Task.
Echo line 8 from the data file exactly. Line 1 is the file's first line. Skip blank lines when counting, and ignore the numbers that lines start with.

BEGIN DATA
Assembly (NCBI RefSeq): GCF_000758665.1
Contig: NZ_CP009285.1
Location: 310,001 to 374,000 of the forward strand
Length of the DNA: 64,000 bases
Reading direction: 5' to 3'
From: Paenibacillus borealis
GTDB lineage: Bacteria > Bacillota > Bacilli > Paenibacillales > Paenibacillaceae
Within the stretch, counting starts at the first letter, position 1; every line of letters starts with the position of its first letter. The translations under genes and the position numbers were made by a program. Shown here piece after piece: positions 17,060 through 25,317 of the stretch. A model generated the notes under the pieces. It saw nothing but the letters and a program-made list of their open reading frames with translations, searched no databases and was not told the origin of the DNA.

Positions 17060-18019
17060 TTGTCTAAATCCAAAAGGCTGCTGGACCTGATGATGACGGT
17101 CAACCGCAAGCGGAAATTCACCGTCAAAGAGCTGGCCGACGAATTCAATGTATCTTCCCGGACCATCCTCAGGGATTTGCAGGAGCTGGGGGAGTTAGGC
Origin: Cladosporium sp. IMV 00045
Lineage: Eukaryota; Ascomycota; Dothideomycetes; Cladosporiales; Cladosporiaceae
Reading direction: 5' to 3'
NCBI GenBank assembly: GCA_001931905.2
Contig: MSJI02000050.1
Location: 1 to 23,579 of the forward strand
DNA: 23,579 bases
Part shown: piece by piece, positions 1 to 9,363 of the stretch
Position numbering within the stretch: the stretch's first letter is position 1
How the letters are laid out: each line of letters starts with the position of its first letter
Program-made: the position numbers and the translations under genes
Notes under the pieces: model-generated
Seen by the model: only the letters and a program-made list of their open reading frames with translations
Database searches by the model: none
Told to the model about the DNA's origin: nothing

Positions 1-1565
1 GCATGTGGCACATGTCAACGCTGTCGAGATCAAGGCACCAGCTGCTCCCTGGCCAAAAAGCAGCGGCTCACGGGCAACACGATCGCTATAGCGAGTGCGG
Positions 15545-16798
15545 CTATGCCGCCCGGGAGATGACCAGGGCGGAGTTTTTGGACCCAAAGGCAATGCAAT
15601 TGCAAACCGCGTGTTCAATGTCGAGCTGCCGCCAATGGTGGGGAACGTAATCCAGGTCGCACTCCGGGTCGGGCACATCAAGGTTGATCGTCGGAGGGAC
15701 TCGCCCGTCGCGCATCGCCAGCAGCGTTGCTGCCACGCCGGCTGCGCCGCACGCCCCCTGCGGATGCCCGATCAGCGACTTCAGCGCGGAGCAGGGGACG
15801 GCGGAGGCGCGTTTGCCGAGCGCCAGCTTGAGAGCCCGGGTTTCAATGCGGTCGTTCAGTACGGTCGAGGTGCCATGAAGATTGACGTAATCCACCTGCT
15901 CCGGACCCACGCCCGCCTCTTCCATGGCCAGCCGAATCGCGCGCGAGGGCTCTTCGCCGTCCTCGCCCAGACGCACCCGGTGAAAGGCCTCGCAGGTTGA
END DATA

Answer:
Within the stretch, counting starts at the first letter, position 1; every line of letters starts with the position of its first letter. The translations under genes and the position numbers were made by a program. Shown here piece after piece: positions 17,060 through 25,317 of the stretch. A model generated the notes under the pieces. It saw nothing but the letters and a program-made list of their open reading frames with translations, searched no databases and was not told the origin of the DNA.